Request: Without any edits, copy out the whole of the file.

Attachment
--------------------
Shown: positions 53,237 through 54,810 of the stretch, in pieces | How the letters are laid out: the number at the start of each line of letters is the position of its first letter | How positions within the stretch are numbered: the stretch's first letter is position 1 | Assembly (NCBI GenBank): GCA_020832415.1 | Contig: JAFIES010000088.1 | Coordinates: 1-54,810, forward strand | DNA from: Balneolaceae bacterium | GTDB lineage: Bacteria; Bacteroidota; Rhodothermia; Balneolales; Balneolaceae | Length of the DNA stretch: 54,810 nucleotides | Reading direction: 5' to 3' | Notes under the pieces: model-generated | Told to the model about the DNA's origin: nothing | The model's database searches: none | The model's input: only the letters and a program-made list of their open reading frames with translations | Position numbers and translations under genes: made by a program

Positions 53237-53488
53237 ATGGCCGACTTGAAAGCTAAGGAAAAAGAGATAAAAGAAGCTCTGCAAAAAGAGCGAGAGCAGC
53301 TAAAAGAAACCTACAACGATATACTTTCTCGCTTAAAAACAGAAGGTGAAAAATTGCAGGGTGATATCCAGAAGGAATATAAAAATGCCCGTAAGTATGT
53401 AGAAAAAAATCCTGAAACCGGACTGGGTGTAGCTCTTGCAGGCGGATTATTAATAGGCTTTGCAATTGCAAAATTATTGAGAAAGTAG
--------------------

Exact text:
Shown: positions 53,237 through 54,810 of the stretch, in pieces | How the letters are laid out: the number at the start of each line of letters is the position of its first letter | How positions within the stretch are numbered: the stretch's first letter is position 1 | Assembly (NCBI GenBank): GCA_020832415.1 | Contig: JAFIES010000088.1 | Coordinates: 1-54,810, forward strand | DNA from: Balneolaceae bacterium | GTDB lineage: Bacteria; Bacteroidota; Rhodothermia; Balneolales; Balneolaceae | Length of the DNA stretch: 54,810 nucleotides | Reading direction: 5' to 3' | Notes under the pieces: model-generated | Told to the model about the DNA's origin: nothing | The model's database searches: none | The model's input: only the letters and a program-made list of their open reading frames with translations | Position numbers and translations under genes: made by a program

Positions 53237-53488
53237 ATGGCCGACTTGAAAGCTAAGGAAAAAGAGATAAAAGAAGCTCTGCAAAAAGAGCGAGAGCAGC
53301 TAAAAGAAACCTACAACGATATACTTTCTCGCTTAAAAACAGAAGGTGAAAAATTGCAGGGTGATATCCAGAAGGAATATAAAAATGCCCGTAAGTATGT
53401 AGAAAAAAATCCTGAAACCGGACTGGGTGTAGCTCTTGCAGGCGGATTATTAATAGGCTTTGCAATTGCAAAATTATTGAGAAAGTAG